Why does it feel weird/bad to hear "Thank you for your service?"Nov 11, 2022
First of all, to all of you who tell us today “Thank you for your service.” - it was my privilege.
I just got a text - before my alarm went off from an Army buddy saying “Thank you for your service.”
I wonder how many of my fellow veterans also feel the same way, that it feels a little funny or weird or even bad to hear those words, “Thank you for your service.”
And so I thought I’d jot down a few thoughts on what I believe it might be, and also what it’s not.
First of all, I don’t believe it has to do with having a problem accepting appreciation. When someone says “Thank you” for opening a door for them at a restaurant I don’t get a weird feeling. It’s doubtful any of my other fellow veterans do either.
But I don’t think that’s really it.
Respect and Honor. There’s this sense of respect and honor for those who truly suffered and sacrificed. Physically. Emotionally. And for those who gave the ultimate sacrifice. For the families who prayed for us. Who celebrated our return. And who also prayed we wouldn’t go back. And who hated us for going anyway.
“Guilt” doesn’t really describe it. It doesn’t feel like guilt that I’m alive. That seems disingenuous.
I’ll work on receiving that gratitude a bit more graciously, and I will smile and continue to say “It was my privilege.”
I’m sure all my veteran friends would agree we’d all do it again in a second.
Even in this moment, part of me wants to gear up and go protect the people of Ukraine from the Russians. At first I wrote “go kill some Russians” which does describe my initial raw reaction, but there was this pause. I’m learning today not to follow or trust my initial reactions.
Although let me say this, if you hurt someone I care about, I might kill you. Better judgment and consideration of consequences would probably kick in before that actually happened. But it’s a distinct possibility I could go full Charles Bronson on your ass.
That sense right there is another possibility why we veterans have this unusual reaction to the words “Thank you for your service.” Maybe we’re just a little pissed off - you don’t really know why we decided to serve. To put our lives on the line. I grew up when bullying was just the way it was. We got bullied. And we did some of it ourselves. Or at least I did.
There was this time in the 7th grade there was this weak goofy kid - probably weighed about 100 lbs. And then there was this other big bruiser of a kid who used to just torture him. There was this one time in the locker room the big kid head butted the weak kid. (I think I might even remember the big kids name, so if you know who you are…) And the weak kid took it like a champ.
If I feel guilty at all related to this subject of people expressing their gratitude for military service, maybe it’s connected to my not finding a way to stand up for that weak kid. Or maybe it’s for not finding a way to stand up for myself. I just stood there and watched - too afraid to do anything about it.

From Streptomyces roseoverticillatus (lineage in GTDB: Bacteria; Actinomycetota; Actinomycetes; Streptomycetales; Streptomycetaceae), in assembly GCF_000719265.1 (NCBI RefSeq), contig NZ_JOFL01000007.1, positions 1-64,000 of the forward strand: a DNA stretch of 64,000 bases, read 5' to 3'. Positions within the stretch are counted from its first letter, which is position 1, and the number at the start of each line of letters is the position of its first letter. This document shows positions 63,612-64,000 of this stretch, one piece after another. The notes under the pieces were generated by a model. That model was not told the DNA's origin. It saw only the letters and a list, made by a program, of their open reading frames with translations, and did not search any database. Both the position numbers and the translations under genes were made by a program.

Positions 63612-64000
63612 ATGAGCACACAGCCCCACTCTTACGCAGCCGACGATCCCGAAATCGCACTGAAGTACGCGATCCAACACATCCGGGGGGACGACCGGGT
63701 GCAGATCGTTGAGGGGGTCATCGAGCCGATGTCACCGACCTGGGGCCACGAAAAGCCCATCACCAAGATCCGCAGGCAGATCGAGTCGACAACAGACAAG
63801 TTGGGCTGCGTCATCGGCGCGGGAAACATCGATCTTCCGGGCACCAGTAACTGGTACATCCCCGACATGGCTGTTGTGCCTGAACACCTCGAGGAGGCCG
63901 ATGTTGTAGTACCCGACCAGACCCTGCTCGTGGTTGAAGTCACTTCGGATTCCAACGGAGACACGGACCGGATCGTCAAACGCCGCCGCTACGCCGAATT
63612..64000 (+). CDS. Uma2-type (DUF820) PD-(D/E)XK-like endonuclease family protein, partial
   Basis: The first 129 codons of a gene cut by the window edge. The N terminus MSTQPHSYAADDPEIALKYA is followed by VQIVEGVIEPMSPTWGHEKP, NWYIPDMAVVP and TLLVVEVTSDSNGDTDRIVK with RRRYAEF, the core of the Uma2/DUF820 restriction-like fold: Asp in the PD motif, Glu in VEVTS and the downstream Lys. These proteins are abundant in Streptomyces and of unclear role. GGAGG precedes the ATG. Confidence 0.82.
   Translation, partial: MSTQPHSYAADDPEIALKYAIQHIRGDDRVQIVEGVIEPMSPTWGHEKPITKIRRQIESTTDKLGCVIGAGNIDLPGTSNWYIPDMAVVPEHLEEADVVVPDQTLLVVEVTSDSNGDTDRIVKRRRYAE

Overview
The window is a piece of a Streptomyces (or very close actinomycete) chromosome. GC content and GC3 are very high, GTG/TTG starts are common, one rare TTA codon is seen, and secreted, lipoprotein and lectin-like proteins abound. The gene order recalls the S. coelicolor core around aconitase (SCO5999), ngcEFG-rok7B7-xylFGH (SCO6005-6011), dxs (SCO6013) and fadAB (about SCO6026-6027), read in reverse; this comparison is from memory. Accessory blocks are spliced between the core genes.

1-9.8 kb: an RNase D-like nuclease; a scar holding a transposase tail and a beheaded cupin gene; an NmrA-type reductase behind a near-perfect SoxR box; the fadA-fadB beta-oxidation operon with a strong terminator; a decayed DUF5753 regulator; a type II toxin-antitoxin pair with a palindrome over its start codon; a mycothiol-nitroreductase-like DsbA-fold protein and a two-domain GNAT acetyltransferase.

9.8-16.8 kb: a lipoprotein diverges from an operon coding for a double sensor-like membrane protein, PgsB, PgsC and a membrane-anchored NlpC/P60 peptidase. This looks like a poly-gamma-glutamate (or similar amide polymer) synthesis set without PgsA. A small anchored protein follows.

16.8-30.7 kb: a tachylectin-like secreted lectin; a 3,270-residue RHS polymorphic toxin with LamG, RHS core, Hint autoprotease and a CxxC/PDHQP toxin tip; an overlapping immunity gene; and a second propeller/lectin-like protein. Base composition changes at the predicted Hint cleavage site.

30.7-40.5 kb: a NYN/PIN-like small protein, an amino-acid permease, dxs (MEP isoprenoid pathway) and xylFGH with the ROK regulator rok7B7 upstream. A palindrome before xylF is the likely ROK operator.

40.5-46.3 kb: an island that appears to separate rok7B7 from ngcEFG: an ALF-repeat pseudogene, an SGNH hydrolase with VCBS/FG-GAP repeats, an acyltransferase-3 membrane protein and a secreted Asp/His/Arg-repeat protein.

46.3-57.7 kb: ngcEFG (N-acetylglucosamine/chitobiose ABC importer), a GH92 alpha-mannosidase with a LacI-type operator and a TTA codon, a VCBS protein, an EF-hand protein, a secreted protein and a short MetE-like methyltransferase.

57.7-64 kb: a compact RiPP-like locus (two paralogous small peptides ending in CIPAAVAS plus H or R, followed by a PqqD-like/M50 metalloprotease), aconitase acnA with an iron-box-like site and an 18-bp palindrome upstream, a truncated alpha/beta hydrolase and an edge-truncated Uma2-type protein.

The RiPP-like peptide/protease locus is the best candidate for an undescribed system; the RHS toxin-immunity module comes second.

It pisses me off a little when I hear people:
Whine about paying their taxes, never expressing gratitude for the opportunity.
Say negative things about poor people about how they’re not taking personal responsibility.
Insist they’re right about how gay marriage hurts anyone. Or the institution of marriage.
Insist they’re right about the 99 other things on the list of things they have to be right about so we can feel OK about their boring unfulfilled lives.
And it’s sad that I’ve even been the one who’s said some of those things on occasion. Making it not “they” but “we.”
But mostly - there’s this sense of protection. Quit whining. What are you doing about it?
There are these central ideas of respect and honor and sacrifice that keep coming to mind. Here I am sitting in this Marriott Courtyard at 6:14 in the morning having just gotten an amazing night’s sleep. The only sacrifice I’ve made lately is that I’ve been up since 5:30 and I haven’t had my coffee yet because I felt like I had to write this first. Somewhere at this same time is someone who’s suffering from depression or other mental illness. Someone who’s thinking about taking their life.
One thing I know first hand about mental illness is that if you haven’t experienced it, you have no idea what it’s like. Your biggest need to connect, and every fiber of your being is telling you to avoid human contact at all cost.
If you know someone who’s hurting, reach out to them.
If you know someone who’s being hurt - do something about it. Today.
And if it’s you who’s being hurt or is hurting, it’s not your fault. You deserve so much more.
I’m just so incredibly grateful today through my work and through my play today I get to create these opportunities for people to connect.
Connection is truly what is needed most. And I’ll never forget the guys I served with -particularly overseas ½ way around the world in Korea.